Over the last two years, a shortage of memory chips used in everything from smartphones to automobiles has propped up prices higher and higher. That has transformed Samsung Electronics into the largest supplier of semiconductors by revenue, displacing Intel. The booming market has also turned things around for Micron Technology, which went from zero to $15 billion of profit over that period.
But last week, Micron tamped down its revenue forecast for the current quarter, signaling that the market rally may be over.
The company expects revenues to fall from $8.44 billion in the fourth quarter to between $7.9 billion and $8.3 billion in the first quarter of next year. That would be its slowest rate of annual growth since the market turned around, down from 38 percent last quarter. Operating profit is expected to be $2.95 per share versus estimates of $3.07. Last quarter, the company reported profits of $4.38 billion or $3.56 per share.
Chief executive officer Sanjay Mehrotra pointed out that personal computer companies are cutting production because of microprocessor shortages. That means fewer memory chips bought from Micron. Other customers are adjusting the amount of inventory they hold, which could also hurt semiconductor sales. The company said that tariffs on chips manufactured in China and imported to the United States would also shave something off its bottom line.
The forecast comes as other memory chip suppliers erect new factories to take advantage of the prolonged boom. This year, capital expenditures on memory chips are projected to be around $54 billion, more than half of the semiconductor industry’s combined spending over that period, according to market researcher IC Insights. Falling prices have recently raised the question among analysts whether production has been increased up too impulsively.
That could soften commodity memory prices, which fluctuate based on levels of supply and demand, potentially hurting the profitability of manufacturers including Micron and rivals Samsung, SK Hynix and Toshiba. IC Insights estimates that the DRAM market will grow around 53 percent this year compared to 76 percent last year, while NAND flash sales are expected to grow 29 percent this year, down from 46 percent growth in 2017.
Micron contends that memory suppliers are more disciplined than they once were, which will help preserve prices. Working in its favor is the growing use of memory chips in more diverse applications, particularly cars and factory machines. The company has long said that the market's newfound broadness insulates it against supply gluts and falling prices. Previously, the company depended more on smartphones and PCs.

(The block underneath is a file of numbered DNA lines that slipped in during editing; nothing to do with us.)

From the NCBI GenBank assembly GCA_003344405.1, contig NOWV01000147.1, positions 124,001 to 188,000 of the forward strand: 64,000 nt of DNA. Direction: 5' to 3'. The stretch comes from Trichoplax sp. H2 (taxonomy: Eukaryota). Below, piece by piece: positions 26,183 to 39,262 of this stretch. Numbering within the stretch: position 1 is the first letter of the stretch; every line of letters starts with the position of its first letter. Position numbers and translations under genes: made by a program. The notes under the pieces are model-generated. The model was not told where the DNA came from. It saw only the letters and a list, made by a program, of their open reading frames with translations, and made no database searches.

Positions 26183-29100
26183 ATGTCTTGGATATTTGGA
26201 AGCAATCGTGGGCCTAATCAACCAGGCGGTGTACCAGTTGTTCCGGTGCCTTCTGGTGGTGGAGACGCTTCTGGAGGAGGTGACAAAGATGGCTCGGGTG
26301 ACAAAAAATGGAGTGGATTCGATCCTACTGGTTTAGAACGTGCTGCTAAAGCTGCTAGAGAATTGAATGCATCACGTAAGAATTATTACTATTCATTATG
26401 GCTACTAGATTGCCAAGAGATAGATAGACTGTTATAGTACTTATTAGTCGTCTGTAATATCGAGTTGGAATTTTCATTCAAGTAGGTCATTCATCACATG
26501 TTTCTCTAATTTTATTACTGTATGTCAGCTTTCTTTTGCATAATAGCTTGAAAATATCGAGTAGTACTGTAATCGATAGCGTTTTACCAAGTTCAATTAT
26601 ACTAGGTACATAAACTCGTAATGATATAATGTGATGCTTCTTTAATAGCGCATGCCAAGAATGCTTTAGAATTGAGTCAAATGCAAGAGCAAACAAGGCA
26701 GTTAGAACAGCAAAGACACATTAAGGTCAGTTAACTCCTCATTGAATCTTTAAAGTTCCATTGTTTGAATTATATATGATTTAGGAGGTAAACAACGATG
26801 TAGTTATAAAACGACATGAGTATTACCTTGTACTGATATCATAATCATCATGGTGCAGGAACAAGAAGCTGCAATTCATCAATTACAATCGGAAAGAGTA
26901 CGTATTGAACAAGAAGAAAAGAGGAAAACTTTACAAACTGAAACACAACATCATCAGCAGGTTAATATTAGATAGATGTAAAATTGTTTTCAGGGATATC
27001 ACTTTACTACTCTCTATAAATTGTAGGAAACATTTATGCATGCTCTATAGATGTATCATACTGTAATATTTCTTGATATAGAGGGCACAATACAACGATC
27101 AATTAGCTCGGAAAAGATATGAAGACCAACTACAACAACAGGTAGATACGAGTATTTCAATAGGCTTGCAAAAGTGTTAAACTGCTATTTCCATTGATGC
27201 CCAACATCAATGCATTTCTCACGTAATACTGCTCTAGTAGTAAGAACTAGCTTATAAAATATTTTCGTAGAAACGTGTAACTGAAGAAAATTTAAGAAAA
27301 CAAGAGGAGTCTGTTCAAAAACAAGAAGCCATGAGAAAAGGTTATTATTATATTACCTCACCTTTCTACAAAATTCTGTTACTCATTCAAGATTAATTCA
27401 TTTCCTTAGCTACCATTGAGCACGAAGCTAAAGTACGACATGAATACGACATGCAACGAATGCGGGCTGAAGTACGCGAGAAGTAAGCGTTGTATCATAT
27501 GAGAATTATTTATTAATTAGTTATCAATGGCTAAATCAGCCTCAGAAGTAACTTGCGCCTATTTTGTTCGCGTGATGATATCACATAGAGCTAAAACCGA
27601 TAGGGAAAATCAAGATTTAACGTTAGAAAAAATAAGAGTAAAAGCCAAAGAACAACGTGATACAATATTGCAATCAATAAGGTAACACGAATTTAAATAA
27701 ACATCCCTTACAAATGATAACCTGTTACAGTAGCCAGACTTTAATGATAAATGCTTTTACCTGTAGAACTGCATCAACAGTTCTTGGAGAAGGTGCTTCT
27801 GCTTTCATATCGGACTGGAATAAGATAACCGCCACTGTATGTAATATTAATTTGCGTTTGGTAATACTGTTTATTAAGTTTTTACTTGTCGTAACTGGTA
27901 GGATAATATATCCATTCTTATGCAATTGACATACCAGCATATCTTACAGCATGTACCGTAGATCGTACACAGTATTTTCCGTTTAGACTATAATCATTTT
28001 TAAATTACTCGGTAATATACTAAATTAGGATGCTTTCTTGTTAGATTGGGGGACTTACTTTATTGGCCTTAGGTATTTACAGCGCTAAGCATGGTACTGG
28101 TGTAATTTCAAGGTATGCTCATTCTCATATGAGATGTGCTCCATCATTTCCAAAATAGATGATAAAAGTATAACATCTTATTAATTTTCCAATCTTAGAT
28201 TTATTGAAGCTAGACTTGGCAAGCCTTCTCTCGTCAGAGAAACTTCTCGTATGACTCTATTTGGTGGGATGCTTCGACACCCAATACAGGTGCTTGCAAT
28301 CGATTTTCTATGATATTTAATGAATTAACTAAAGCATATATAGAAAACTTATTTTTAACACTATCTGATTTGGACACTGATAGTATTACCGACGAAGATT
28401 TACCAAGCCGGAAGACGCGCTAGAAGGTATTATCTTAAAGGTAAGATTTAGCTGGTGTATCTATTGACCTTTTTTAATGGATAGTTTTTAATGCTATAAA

The company’s profit margins have increased amid ramped-up production of new 64-layer NAND. Margins in the latest quarter were around 61 percent. They were 51 percent the same time last year. The Boise, Idaho-based company said it would introduce 96-layer NAND before the end of the year, boosting its availability next year to further reduce the cost of storage hardware and preserve its gross margins.
But the company’s main rival Samsung, which holds 40 percent of the DRAM and NAND markets, will reportedly curtail new memory production in an effort to prevent a supply glut in the face of slowing demand. Samsung lowered the DRAM production it planned to add this year below 20 percent, according to Bloomberg. The South Korean conglomerate will not increase its NAND output this year more than 30 percent, instead of 40 percent.
Micron reported property, manufacturing plant, and equipment assets in the third quarter of $23.7 billion, up from 22.7 billion last quarter and $19.4 billion a year ago. Micron is trying to implement a strategy of investing 30 percent of revenue in capital expenditures. Chief financial officer David Zinsner said on an analyst conference call last week that upgrading and expanding factories will account for 25 percent of its capital spending in 2019.
The company said that it would focus on expanding factories and installing new machinery that can manufacture more advanced DRAM and increase the thickness of 3D NAND. Mehrotra said that wafer supplies would remain unchanged. Capital expenditures in the fourth quarter were $2.1 billion and $8.2 billion for the full year. Next year, the largest American memory chip maker expects to spend around $10.5 billion.
Micron burned brightly over the last year. Annual revenues jumped from $20.3 to $30.4 billion, with operating income more than doubling from $5.9 to $15 billion over the period. Profit margins for the year increased, too, from 41.5 to 58.9 percent. About a third of revenue came from data center and graphics applications, more than doubling annually. Micron said that it also expects the artificial intelligence boom to drive sales.
Long-term storage and short-term memory for heavy industry and automobiles made up more than 15 percent of its revenues over the last year. Micron is bolstering its ability to supply chips to these sectors by spending $3 billion over the next decade to upgrade its Mannassas, Virginia manufacturing plant. A new clean room there is expected to be complete before the end of 2019 and enter production in the first half of 2020.
Mehrotra added on last week's conference call that the Boise, Idaho-based company expects “industry cyclicality to be more dampened than in the past as industry supply growth from [process] node transitions slows structurally and supply growth requires higher levels of [capital spending]. In addition, we continue to see robust diversified demand drivers and are confident in the long-term outlook for our business.”